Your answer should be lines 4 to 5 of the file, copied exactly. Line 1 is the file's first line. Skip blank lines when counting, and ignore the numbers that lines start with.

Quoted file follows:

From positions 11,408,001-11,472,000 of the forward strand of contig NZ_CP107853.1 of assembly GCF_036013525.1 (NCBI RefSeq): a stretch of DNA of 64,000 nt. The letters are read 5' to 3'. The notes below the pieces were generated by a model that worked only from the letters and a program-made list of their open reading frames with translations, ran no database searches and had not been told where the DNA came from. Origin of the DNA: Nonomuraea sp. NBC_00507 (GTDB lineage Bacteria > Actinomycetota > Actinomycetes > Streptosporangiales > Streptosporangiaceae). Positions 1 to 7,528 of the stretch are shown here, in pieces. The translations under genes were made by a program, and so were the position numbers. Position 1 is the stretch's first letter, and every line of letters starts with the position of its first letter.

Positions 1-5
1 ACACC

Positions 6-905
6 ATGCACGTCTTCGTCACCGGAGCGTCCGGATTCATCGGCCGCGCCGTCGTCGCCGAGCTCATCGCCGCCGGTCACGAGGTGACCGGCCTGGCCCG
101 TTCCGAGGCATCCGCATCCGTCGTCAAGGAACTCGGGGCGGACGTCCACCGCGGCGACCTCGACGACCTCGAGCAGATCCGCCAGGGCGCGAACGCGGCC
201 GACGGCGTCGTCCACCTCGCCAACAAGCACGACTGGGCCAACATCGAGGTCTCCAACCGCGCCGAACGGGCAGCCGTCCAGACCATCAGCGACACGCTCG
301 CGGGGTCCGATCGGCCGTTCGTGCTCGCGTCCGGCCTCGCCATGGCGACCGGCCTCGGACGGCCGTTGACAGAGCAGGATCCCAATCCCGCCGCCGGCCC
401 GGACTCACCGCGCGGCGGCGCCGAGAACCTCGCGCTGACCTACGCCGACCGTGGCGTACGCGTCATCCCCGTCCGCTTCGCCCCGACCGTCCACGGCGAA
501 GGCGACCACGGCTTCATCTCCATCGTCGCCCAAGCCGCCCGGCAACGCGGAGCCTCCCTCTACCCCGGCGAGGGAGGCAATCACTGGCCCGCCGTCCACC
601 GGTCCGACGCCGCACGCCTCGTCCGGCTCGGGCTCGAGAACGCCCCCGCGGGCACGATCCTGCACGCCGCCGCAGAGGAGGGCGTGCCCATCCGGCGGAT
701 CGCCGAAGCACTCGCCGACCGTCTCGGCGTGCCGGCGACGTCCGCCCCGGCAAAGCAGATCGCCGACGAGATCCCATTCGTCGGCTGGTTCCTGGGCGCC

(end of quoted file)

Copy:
Positions 6-905
6 ATGCACGTCTTCGTCACCGGAGCGTCCGGATTCATCGGCCGCGCCGTCGTCGCCGAGCTCATCGCCGCCGGTCACGAGGTGACCGGCCTGGCCCG